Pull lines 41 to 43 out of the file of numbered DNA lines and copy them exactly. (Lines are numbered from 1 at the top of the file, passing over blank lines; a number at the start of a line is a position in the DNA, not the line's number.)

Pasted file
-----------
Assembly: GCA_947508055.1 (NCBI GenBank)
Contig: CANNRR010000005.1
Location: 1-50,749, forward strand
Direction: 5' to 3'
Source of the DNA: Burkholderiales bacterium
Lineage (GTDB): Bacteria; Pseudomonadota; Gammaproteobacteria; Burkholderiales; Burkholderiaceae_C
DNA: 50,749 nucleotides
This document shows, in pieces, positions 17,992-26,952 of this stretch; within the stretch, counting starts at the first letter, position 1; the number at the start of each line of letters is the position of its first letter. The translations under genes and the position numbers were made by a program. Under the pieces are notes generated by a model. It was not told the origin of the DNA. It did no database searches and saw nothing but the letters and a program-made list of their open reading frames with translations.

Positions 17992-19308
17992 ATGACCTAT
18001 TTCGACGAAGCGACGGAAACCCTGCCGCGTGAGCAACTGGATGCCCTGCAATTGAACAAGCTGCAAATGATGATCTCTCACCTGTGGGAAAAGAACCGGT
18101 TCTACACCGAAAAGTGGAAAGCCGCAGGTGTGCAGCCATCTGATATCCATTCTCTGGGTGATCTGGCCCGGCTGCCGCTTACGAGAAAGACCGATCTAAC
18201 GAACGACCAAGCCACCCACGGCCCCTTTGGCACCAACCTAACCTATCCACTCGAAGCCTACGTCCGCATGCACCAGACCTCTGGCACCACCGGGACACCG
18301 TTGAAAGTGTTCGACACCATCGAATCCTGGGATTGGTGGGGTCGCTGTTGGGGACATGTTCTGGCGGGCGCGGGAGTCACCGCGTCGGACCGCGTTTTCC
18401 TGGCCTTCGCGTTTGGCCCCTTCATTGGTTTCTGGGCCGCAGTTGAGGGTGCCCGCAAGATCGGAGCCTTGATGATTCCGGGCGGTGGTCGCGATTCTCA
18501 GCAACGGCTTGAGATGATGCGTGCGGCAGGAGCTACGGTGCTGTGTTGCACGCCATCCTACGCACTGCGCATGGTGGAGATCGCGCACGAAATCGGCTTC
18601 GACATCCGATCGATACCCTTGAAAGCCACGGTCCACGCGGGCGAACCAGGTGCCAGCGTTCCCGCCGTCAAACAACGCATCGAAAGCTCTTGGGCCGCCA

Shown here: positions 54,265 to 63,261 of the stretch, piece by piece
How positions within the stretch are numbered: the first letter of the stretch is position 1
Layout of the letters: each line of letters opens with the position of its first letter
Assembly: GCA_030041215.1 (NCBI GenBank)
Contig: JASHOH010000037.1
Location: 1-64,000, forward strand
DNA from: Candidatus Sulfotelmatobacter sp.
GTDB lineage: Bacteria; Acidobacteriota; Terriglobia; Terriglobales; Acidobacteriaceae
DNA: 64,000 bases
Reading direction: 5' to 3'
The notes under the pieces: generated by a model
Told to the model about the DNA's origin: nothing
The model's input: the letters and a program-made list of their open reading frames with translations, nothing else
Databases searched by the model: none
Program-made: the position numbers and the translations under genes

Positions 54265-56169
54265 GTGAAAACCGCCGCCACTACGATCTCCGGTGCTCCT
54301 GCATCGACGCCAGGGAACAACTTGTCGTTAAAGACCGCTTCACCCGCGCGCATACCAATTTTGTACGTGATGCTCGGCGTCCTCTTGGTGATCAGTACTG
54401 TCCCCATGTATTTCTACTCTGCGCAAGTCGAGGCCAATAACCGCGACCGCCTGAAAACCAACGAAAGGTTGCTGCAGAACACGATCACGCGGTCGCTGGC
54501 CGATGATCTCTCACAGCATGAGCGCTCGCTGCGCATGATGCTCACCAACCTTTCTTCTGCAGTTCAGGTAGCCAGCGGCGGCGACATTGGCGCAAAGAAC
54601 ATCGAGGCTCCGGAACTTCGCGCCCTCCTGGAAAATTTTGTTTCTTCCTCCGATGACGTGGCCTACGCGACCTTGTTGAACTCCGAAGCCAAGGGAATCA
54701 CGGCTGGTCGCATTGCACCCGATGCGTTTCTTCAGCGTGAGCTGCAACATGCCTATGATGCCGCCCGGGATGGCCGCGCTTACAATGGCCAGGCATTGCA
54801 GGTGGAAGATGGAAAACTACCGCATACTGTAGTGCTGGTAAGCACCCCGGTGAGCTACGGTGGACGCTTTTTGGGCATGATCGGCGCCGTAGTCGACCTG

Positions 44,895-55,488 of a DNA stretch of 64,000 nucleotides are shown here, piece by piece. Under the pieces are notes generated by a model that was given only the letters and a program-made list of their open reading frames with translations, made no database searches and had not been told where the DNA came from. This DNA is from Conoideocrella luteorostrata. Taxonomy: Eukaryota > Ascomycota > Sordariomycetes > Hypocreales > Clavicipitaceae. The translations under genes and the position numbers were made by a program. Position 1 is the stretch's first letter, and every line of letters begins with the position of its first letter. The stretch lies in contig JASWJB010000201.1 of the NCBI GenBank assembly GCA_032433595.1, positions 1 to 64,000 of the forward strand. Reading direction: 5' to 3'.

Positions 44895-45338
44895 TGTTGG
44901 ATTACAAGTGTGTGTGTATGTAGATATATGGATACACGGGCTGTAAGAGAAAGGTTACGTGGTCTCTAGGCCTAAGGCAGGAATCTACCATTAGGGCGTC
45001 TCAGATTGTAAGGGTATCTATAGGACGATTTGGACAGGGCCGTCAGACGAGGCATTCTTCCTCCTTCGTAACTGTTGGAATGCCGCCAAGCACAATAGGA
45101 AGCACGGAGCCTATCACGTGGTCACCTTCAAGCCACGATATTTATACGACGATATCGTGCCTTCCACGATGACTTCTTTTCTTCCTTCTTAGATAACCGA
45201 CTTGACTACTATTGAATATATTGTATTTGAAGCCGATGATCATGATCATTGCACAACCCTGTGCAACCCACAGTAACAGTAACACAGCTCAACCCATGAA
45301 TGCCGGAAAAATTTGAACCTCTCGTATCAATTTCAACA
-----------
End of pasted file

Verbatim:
Positions 44,895-55,488 of a DNA stretch of 64,000 nucleotides are shown here, piece by piece. Under the pieces are notes generated by a model that was given only the letters and a program-made list of their open reading frames with translations, made no database searches and had not been told where the DNA came from. This DNA is from Conoideocrella luteorostrata. Taxonomy: Eukaryota > Ascomycota > Sordariomycetes > Hypocreales > Clavicipitaceae. The translations under genes and the position numbers were made by a program. Position 1 is the stretch's first letter, and every line of letters begins with the position of its first letter. The stretch lies in contig JASWJB010000201.1 of the NCBI GenBank assembly GCA_032433595.1, positions 1 to 64,000 of the forward strand. Reading direction: 5' to 3'.

Positions 44895-45338
44895 TGTTGG